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Overview

The public interference to promote perennial spices and beverages has no more than 40 years history though the country had world wide fame for growing and trading of those commodities for centuries. Among Export Agriculture Crops, the first national effort was taken to develop coffee in 1959 through the first National Development Plan prepared by the Ministry of National Planning. The development of uneconomic tea lands was a hot issue by that time and the agriculture plan prepared by the Ministry of Agriculture proposed a subsidy scheme for planting coffee in the uneconomic tea small holdings. The effort was considered as successful and by 1963 Department of National Planning took up the issue of development of perennial spices and cocoa which they referred as the Minor Export Crops. However development of these crops in terms of perennial action were brought in to the mainstream of National Agricultural Planning only in 1971.

The deliberations of Tea Commission, appointed in 1968, were published in as the sessional paper No. XVIII of 1968 and the commission recommended cocoa, coffee, cinnamon, pepper and nutmeg as possible alternate crops for cultivation in uneconomic tea lands. The in-depth study of the tea commission indicated the availability of large extents of uneconomic tea land in the mid country and stressed the need for diversification of tea in to other suitable crops. Following that report, the FAO/UNDP assisted crop diversification project was started in the mid country in April 1970. Soon after the commencement of the crop diversification project the Department of Minor Export Crops was established under the Ministry of plantation Industries by a cabinet paper in 1972. Main objectives of the department were to increase export earnings from minor export crops and to increase the economic viability of traditional tea rubber and coconut lands through diversification and inter planting. The cocoa development and rehabilitation program, handled by the coconut and cocoa rehabilitation department, was soon transferred to the newly created department. Procedures for implementation of research and development policies were developed from the studies of the crop diversification project.

By 1975 the Department of Minor Export Crops created under the Plantation Industries was transferred to the Ministry of Agriculture but the objective of diversification of uneconomic tea lands with minor export crops was retained with the Ministry of Plantation Industries. With that the Department faced a problem of loosing one of its main objectives and uncertainties were raised on the vision of the department. However  the department had established it self with strong research and development programs and with the assistance of the FAO/UNDP project the department was able to continue its functions emphasizing on the export objective. By 1992 the export quantities and values of Minor Export Crops increased several folds, mainly due to the departmental interference hence the requirement of strong public entity to develop the sector was a timely requirement. As a result of that the Department was renamed in 1992 as the Department of Export Agriculture and strengthened legally by a Parliamentary act (Act No 46 of 1992). The creation of the Department of Export Agriculture was a significant millstone in the history of the sector. The development and research work on these crops began on more organized way after the establishment of this department.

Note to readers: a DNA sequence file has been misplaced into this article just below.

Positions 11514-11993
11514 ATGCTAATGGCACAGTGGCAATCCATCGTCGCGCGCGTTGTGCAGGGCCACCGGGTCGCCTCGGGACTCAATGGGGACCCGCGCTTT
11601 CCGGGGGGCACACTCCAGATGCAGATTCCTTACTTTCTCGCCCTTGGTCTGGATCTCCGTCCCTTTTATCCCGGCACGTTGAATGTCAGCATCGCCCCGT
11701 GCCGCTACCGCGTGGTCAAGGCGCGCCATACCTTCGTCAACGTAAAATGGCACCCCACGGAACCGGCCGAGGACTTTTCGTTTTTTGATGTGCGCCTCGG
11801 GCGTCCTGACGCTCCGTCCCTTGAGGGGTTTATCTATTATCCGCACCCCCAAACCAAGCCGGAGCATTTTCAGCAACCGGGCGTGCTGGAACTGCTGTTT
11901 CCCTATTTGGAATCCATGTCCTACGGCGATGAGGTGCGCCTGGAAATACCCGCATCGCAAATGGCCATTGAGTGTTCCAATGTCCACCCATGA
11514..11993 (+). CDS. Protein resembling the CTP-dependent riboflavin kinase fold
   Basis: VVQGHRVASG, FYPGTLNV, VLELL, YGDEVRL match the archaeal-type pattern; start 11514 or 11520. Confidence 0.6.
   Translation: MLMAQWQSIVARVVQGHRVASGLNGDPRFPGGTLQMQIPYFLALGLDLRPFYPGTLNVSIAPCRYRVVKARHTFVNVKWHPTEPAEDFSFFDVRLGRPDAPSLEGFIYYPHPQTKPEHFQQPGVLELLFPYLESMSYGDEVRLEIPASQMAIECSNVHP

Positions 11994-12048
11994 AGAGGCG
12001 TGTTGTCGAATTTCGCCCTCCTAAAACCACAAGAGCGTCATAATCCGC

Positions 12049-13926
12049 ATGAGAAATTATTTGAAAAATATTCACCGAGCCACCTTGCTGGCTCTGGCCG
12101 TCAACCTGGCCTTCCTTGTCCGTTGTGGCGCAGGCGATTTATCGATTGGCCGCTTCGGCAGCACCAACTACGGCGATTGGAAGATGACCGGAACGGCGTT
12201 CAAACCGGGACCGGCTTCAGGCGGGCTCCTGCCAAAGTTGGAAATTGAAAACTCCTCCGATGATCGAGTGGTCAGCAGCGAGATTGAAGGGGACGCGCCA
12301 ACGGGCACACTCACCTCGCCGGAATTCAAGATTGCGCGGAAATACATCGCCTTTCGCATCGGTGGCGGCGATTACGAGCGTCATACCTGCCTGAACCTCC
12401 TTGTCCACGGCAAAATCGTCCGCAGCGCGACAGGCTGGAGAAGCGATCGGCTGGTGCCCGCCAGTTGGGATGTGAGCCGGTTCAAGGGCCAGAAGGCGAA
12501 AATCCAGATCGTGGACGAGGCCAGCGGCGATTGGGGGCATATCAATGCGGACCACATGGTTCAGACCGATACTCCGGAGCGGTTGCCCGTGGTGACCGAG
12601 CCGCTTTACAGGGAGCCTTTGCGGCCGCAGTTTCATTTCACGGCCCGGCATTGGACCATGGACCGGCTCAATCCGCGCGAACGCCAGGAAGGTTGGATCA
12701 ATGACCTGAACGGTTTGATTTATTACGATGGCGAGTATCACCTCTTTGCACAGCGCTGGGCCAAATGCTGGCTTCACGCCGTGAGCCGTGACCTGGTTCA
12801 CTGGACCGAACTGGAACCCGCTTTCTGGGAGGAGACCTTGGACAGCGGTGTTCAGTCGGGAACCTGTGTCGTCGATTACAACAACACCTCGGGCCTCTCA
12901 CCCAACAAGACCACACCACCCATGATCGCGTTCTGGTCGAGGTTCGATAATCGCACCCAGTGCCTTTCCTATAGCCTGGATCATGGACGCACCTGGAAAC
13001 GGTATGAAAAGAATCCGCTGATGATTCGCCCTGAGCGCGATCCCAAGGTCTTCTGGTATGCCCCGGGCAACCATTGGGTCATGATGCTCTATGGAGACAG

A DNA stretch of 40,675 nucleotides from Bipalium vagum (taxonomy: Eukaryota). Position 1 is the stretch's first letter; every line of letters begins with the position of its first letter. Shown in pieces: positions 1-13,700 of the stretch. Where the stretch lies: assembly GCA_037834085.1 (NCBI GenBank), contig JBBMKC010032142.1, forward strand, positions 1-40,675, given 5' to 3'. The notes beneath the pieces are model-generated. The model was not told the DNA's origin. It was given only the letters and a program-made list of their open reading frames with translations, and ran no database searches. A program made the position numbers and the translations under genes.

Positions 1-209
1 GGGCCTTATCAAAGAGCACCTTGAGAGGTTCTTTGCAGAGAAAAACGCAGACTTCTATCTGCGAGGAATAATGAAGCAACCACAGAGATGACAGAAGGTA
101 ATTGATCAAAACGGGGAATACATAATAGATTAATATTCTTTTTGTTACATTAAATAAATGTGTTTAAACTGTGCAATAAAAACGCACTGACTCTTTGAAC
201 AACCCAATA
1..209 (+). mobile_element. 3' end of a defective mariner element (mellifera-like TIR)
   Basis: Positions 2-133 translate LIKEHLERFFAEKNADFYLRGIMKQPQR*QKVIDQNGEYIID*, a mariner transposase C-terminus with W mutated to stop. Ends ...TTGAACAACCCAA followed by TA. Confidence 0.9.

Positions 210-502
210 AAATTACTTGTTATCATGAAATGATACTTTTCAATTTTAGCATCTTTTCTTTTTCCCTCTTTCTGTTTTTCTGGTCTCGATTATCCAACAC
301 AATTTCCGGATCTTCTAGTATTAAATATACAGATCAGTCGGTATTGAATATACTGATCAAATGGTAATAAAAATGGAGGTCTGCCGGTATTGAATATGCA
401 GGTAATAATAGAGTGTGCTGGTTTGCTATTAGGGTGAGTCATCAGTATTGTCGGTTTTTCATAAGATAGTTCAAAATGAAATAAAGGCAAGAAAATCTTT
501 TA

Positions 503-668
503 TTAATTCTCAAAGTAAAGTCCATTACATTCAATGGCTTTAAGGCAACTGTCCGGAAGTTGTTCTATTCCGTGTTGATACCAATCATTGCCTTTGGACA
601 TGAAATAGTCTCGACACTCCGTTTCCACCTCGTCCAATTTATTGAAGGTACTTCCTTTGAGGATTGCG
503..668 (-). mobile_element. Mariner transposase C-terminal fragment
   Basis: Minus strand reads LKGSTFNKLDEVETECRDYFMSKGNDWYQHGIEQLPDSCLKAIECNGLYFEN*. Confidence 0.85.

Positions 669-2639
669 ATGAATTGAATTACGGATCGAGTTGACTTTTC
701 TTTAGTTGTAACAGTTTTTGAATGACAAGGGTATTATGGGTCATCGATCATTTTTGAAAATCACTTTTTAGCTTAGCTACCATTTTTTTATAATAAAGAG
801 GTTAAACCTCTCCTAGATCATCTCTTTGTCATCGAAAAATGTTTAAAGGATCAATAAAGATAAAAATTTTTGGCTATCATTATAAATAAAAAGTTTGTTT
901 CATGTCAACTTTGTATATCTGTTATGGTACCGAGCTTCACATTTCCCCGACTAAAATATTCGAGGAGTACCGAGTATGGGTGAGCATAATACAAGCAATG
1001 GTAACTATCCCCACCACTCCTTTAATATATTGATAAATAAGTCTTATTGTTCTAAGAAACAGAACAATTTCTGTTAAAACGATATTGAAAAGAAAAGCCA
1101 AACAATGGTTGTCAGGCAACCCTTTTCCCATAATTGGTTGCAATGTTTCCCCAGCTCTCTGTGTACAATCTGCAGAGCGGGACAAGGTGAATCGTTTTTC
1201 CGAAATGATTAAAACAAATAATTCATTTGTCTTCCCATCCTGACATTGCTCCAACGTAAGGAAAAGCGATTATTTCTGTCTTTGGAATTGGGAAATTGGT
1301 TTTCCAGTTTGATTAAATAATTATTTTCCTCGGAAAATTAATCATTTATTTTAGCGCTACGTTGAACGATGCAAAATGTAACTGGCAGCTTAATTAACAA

Research and development divisions of the department were started with the creation of the department in 1972. Development division has established its’ functions in fourteen main growing districts of EAC. On the crop production front an assistance scheme was operative for selected crops from 1972 onwards. The scheme was revised several times but keeps operative until to date

First research station was started at Matale with two officers and a handful of support staff. Over the years the research wing was expanded to fully equipped central research station and six other commodity based and farming system based research sub stations were added in Kundasale, Delpitiya, Nilambe, Palolpitiya and Nartammala. The development was supported by the UNDP/FAO project and World Bank funded Agricultural Research Project during 1987-96.

As a policy, the DEA paid more attention to increase the production, productivity and to
improve the quality of the products in order to meet the international standards and trade
regulations, which enable to compete with other producing countries. Considering the
international market requirements DEA continued its efforts in 2016 under the theme of “A
Better Quality Product”, to ensure the implementation of food safety standards in the
domestic production system, while promoting Good Agricultural Practices (GAP) and Good
Manufacturing Practices (GMP). In addition, a home garden promotion program called “
Dhana Saviya” was implemented , to uplift living standards of the rural community.

As a policy, the DEA paid more attention to increase the production, productivity and to improve the quality of the products in order to meet the international standards and trade regulations, which enable to compete with other producing countries. Considering the international market requirements DEA continued its efforts in 2018 under the theme of “A Better Quality Product”, to ensure the implementation of food safety standards in the domestic production system, while promoting Good Agricultural Practices (GAP) and Good Manufacturing Practices (GMP). In addition, a home garden promotion program called “ Dhana Saviya” was implemented , to uplift living standards of the rural community.

 

Last Updated on Tuesday, 10 July 2018 16:08